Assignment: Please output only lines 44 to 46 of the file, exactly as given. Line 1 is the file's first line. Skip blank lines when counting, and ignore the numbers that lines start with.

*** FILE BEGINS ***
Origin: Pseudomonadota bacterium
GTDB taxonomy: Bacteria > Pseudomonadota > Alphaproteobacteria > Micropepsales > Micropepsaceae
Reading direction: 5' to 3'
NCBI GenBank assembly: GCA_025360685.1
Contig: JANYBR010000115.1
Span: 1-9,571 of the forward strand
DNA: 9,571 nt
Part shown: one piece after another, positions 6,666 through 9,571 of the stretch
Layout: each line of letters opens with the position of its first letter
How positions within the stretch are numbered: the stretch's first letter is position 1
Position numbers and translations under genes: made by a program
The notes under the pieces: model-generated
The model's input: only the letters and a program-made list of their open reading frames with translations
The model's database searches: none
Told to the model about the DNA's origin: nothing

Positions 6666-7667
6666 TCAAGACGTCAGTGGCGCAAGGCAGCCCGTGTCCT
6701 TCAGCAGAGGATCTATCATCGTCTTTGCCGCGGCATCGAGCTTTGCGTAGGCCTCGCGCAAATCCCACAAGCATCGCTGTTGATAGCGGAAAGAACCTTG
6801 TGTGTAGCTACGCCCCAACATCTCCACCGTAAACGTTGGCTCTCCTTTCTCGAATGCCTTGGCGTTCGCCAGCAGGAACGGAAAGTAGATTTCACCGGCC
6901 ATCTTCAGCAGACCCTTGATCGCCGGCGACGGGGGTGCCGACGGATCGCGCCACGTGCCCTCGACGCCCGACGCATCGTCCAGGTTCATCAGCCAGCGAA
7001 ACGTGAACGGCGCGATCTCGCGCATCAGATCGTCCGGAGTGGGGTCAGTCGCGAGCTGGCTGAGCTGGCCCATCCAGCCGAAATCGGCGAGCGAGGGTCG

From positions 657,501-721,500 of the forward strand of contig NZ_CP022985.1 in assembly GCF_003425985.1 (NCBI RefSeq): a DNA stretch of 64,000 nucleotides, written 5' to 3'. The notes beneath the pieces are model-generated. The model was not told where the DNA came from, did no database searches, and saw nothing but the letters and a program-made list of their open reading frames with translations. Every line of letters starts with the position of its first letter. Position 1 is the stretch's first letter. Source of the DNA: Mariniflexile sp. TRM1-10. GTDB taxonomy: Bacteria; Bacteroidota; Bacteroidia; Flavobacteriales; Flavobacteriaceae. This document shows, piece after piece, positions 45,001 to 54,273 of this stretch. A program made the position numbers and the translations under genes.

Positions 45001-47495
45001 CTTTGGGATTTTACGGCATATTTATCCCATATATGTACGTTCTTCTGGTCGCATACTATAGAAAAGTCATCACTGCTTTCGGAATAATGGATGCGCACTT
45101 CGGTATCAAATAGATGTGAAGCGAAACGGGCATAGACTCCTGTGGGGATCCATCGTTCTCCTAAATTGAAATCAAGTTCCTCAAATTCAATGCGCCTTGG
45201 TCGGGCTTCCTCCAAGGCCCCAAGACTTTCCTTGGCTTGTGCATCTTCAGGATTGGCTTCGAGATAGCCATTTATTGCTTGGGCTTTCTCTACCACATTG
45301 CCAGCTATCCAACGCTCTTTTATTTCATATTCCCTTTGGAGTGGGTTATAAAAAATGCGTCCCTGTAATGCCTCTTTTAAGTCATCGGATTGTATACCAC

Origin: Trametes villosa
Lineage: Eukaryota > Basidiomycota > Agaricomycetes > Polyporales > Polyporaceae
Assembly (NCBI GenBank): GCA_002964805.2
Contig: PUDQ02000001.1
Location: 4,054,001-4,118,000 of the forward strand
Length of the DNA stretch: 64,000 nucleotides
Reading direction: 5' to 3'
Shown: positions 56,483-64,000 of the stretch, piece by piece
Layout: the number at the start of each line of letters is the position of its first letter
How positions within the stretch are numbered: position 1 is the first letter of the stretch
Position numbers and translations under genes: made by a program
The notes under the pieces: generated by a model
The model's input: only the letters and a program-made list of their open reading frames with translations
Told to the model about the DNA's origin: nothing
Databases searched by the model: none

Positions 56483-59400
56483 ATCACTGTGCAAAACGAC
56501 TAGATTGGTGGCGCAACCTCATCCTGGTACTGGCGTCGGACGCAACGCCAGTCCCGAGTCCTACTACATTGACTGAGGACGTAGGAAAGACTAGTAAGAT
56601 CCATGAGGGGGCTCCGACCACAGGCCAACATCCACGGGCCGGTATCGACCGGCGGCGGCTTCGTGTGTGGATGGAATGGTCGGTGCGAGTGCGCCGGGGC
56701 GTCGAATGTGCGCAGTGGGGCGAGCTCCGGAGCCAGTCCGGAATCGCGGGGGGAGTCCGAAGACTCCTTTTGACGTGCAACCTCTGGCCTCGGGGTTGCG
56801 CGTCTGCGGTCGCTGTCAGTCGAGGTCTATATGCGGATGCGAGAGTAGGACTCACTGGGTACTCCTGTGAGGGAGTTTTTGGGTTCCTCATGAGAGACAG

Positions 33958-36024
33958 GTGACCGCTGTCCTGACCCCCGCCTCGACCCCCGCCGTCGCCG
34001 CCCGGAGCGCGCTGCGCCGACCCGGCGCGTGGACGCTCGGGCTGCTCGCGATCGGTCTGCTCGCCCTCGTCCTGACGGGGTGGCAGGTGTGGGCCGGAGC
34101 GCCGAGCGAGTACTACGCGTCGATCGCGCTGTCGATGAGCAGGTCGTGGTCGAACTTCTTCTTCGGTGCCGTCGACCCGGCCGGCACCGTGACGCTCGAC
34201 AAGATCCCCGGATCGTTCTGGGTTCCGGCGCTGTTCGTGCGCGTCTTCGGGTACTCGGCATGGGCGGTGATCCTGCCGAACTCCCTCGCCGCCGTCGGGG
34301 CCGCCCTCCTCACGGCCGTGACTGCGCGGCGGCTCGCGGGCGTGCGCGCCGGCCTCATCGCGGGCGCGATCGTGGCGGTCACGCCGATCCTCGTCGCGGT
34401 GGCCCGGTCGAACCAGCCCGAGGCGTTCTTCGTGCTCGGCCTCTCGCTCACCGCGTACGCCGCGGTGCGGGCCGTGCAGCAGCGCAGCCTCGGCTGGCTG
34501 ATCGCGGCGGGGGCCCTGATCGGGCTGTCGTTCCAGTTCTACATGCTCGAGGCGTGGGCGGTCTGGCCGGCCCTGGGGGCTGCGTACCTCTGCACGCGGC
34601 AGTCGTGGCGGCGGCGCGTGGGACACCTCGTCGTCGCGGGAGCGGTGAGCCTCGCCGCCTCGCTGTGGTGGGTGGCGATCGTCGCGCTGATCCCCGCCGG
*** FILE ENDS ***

56483 ATCACTGTGCAAAACGAC
56501 TAGATTGGTGGCGCAACCTCATCCTGGTACTGGCGTCGGACGCAACGCCAGTCCCGAGTCCTACTACATTGACTGAGGACGTAGGAAAGACTAGTAAGAT
56601 CCATGAGGGGGCTCCGACCACAGGCCAACATCCACGGGCCGGTATCGACCGGCGGCGGCTTCGTGTGTGGATGGAATGGTCGGTGCGAGTGCGCCGGGGC